Unlike the Quinault (woman) who wove this basket from the bottom up, I can go back and rework any section I want. This is a consoling reminder as I struggle through the delights and disappointments of weaving.

*(I can't help but point out that, if you look at the top picture, you'll see that the pattern on the outside is invisible inside the basket!)

Thursday, March 13, 2008


I may be suffering from over-fatigue, but I'm inclined to think that my inability to wrap my mind around recent developments is not a problem on my part. I'm having trouble understanding:
  • why a NY governor, with aspirations to be US attn gen., would spend $80,000 to purchase sex and think that this would have no bearing on his political career. And, then, why he would come out and say "I'm really bummed I got caught" and "I really wish that I hadn't gotten caught; getting caught messes up all my grand plans." (At least, that's all I heard.)
  • why the Wife of the cowed and disgraced stands silently "by his side" during the I-wish-I-hadn't-gotten-caught speech. This must be performative, but I just can't understand the larger value. (We should organize a press conference just for her.)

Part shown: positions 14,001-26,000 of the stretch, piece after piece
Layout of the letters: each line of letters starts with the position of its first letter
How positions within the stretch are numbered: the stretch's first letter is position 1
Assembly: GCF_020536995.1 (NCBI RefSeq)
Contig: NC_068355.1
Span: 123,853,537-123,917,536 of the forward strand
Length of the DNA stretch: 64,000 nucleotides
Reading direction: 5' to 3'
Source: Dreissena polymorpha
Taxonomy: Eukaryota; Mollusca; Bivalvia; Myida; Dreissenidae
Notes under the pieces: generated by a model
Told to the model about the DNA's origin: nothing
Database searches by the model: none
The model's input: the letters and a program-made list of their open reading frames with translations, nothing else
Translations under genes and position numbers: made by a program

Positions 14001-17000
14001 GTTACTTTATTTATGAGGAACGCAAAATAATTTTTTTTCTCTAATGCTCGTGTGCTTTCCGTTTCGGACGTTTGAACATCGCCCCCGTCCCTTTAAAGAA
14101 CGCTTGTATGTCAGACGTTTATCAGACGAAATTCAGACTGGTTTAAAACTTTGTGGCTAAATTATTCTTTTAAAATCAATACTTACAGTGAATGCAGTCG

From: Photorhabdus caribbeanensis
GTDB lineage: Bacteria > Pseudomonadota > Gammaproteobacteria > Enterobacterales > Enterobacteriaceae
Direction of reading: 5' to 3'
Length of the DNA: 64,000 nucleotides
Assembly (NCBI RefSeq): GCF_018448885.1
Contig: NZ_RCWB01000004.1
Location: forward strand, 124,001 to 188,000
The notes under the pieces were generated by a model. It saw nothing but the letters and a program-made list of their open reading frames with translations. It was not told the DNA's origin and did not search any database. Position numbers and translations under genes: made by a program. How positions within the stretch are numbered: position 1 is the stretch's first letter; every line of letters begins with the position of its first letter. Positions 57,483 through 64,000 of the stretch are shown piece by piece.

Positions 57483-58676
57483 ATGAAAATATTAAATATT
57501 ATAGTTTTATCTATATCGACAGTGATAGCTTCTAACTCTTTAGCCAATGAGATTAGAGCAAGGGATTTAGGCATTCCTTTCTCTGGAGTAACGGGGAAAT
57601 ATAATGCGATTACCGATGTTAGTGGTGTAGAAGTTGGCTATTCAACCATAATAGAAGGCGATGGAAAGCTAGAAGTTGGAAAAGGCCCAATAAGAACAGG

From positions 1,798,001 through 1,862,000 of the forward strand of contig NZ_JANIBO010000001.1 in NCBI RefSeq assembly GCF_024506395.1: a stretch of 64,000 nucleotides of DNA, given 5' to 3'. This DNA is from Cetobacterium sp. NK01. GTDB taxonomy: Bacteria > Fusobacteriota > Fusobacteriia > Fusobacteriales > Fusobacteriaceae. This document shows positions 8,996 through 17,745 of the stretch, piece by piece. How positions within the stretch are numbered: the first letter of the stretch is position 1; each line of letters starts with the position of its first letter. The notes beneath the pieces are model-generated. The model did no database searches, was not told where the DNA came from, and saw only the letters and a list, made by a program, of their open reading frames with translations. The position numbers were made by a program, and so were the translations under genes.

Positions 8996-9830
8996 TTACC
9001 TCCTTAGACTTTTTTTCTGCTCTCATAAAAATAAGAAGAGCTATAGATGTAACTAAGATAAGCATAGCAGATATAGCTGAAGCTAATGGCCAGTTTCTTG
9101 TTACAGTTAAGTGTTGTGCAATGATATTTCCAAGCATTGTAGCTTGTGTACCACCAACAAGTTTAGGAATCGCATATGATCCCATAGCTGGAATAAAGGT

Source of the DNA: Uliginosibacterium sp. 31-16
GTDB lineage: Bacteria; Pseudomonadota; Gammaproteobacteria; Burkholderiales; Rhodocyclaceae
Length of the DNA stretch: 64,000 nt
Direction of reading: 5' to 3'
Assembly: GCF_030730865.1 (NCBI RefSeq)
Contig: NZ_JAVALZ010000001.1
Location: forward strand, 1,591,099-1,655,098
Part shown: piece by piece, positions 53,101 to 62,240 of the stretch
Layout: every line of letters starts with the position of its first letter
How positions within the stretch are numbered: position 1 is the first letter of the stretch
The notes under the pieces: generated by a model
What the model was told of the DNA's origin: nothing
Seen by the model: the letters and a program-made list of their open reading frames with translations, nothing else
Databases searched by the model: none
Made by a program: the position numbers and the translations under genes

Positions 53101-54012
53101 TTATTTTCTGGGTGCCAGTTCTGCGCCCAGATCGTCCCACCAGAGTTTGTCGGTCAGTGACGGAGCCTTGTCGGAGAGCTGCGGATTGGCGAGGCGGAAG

• why a presidential candidate (who presents herself as the "anti-Republican") goes along with the fantasy of "reverse racism" and allows her supporter to present an opponent as a token candidate. (Under this logic aren't she and her supporter also merely tokens?)
  • why the same candidate would label as "fair" a primary election where her opponent did not appear on the ballot. Such an assessment diminishes the credibility of said candidate as an international leader who will purportedly "protect" democratic rights (until, apparently, the abrogation of such rights works in her political favor. Huh?)